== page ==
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Forties oilfield

Forties Oil Field
North Sea Oil Fields
Forties Oil Field
Location of Forties Oil Field
Country United Kingdom
Region North Sea
Offshore/onshore offshore
Coordinates

57°43′00″N 1°01′00″E / 57.716667°N 1.016667°E / 57.716667; 1.016667Coordinates: 57°43′00″N 1°01′00″E / 57.716667°N 1.016667°E / 57.716667; 1.016667

Operator Apache Corporation
Field history
Discovery 7 October 1970 (1970-10-07)
Start of production 1975 (1975)
Peak year 1979
Production
Estimated oil in place 5,000 million barrels (~6.8×10^8 t)

The Forties Oil Field is the largest oil field in the North Sea, 110 miles east of Aberdeen. It was discovered in 1970 and first produced oil in 1975 under ownership of British Petroleum, now called BP.

History

BP had made the announcement to the press on 7 October 1970, that oil had been struck 110 miles (180 km) east-northeast of Aberdeen in 350 feet (110 m) of water.[1] Production is from the Paleocene Forties Formation sandstones over a 90 sq km area making it a "giant oil field".[2] BP's semi-submersible drilling rig Sea Quest hit crude oil at 11,000 feet (3,400 m) in the Upper Tertiary sandstone.[3]

Four appraisal wells drilled during 1971–1972 revealed a large reservoir at a depth of about 7,000 feet (2,100 m) and closure of 155 m.[4] So marked the first and largest major oil field discovery in the United Kingdom sector of the North Sea. Oil had previously been discovered at the Ekofisk field.

Named Forties after the sea area in which it lies, the field began producing oil in September 1975 and was officially inaugurated by Her Majesty on 3 November 1975.

The production from the field peaked in 1979 at 500 thousand barrels per day ([convert: unit mismatch]), well above early predictions.

Reservoir

The Forties Formation consists of a lower Shale Member and an upper Sandstone Member, which were deposited in a "middle and lower submarine fan environment".[5] The initial development plan included a "complete replacement seawater injection system" starting in 1975.[6] By the time BP sold the field in 2003, their reservoir engineers estimated the STOIIP was 4.2 billion barrels ([convert: unit mismatch]).[7]

Development

There are five fixed platforms around the field: Forties Alpha, Forties Bravo, Forties Charlie, Forties Delta and Forties Echo. A riser platform, Forties Unity, lies further to the west and remains owned by BP as a strategic asset for accessing the Forties pipeline system without being dependent on the older access point, Forties Charlie.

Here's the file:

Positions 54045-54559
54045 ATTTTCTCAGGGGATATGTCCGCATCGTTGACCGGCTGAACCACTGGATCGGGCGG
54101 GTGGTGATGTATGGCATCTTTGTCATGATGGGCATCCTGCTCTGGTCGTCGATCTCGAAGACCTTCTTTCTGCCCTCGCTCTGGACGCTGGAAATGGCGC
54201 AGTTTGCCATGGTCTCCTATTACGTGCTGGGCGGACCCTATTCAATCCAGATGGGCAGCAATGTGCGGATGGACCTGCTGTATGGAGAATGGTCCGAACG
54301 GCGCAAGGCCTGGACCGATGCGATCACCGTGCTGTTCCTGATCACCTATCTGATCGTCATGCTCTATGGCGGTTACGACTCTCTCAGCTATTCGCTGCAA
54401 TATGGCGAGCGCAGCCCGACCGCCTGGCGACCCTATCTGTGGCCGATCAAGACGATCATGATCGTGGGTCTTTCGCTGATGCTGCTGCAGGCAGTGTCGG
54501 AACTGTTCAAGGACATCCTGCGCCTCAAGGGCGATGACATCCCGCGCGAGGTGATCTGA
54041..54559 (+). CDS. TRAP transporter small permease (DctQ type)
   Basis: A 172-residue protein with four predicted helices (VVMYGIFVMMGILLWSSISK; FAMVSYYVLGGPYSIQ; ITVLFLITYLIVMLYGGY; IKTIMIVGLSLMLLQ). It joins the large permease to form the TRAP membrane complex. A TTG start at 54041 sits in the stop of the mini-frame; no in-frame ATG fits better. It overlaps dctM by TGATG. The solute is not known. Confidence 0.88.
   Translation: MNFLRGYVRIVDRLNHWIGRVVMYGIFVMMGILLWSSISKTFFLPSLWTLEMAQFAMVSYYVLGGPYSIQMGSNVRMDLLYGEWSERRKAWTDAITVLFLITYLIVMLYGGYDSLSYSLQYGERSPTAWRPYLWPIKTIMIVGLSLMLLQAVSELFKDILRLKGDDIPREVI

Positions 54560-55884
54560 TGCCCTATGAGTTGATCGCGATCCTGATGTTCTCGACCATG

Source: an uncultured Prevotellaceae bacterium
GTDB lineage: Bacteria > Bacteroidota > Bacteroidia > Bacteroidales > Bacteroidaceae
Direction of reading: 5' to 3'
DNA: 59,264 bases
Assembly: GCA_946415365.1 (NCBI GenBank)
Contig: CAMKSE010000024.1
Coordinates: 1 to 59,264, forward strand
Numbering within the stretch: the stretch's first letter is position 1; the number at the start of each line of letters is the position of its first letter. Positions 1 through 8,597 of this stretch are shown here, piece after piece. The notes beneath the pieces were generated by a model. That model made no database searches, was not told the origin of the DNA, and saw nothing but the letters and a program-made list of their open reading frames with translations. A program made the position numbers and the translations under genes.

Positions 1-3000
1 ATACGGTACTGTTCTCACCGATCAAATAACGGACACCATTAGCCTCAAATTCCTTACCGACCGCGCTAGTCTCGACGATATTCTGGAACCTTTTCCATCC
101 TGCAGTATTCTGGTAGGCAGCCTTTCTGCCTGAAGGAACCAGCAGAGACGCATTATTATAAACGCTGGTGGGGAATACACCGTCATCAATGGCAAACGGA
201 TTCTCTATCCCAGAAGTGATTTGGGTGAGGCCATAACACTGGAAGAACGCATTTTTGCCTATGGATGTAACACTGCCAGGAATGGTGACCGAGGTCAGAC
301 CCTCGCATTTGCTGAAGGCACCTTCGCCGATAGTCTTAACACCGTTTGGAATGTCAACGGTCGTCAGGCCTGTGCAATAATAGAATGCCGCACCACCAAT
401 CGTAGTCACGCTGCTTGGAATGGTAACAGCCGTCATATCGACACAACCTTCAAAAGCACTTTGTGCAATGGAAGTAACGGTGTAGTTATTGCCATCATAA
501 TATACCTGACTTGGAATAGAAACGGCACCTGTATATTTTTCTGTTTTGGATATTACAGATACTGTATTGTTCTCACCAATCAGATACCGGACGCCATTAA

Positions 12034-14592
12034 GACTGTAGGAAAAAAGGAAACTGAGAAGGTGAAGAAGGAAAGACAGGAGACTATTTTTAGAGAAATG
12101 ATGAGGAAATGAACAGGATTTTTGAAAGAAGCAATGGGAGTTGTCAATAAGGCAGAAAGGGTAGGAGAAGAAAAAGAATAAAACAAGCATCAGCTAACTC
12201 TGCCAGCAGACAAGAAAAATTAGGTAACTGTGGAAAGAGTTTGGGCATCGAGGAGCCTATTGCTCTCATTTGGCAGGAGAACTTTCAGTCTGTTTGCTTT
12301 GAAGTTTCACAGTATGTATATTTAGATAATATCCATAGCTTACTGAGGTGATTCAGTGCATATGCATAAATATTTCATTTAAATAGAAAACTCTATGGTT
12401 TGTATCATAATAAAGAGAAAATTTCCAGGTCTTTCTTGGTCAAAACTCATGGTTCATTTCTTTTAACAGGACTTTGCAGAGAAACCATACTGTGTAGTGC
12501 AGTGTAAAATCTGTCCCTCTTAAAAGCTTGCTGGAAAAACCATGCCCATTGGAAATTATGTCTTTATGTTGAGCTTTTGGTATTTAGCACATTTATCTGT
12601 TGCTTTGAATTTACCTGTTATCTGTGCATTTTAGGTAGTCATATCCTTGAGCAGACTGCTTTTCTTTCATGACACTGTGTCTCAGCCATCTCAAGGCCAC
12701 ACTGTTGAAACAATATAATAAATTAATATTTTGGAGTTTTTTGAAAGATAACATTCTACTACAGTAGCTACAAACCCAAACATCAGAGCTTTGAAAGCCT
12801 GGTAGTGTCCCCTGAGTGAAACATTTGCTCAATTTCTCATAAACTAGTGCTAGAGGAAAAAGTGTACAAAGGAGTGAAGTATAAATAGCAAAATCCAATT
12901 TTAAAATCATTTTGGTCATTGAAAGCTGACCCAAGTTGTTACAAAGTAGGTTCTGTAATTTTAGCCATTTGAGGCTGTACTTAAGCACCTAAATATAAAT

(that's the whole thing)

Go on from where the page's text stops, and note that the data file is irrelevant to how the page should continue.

In the late 1970s and early 1980s, BP was ubiquitous in the North Sea, owning or partnering with other firms to own the best and biggest fields in the North Sea. BP owned their own commercial deepsea diving company, Subsea International, which serviced their structures and pipelines as well as others worldwide. BP owned a fleet of helicopters, including Sikorsky S-71s used for crew changes on their platforms. The North Sea is typically too rough to make personnel transfers from a crewboat to a rig by basket or ladder, resulting in all crew changes being made by helicopter. North Sea crews typically worked two weeks on, two weeks off. Crews would often wait a day to a week to land on their platform, due to frequent dense fog which prevented landing on the 'Foggy Forties', a hazardous act even in clear weather. BP owned buildings around the airports around the North Sea to accommodate the crews while they were waiting or sometimes stranded in the Shetland Islands en route to the rigs from Aberdeen, Scotland.

Renewal by Apache

The importance of the field has made it a status symbol in the North Sea. When BP sold its 96% share in the field for $812 million in 2003, some traditionalists likened it to selling off the family silver.

Apache Corporation, who bought the field, immediately initiated an intensive re-evalutation of the field and found a further 800 million barrels ([convert: unit mismatch]), extending the field's life by at least twenty years, making the investment by Apache a very profitable one. [8]

Although they lost out on producing the additional reserves directly, retaining the Forties pipeline system allows BP to profit from Apache's exploration investments without needing to invest anything itself.

See also

References

External links

  • The First UK Giant Oil Field
  • Apache [1]
  • National Library of Scotland: Scottish Screen Archive (1970s documentary about the construction of 'Highland Two', the second of two major oil drilling and production structures for the Forties Field, at the Nigg yard of Highlands Fabricators)
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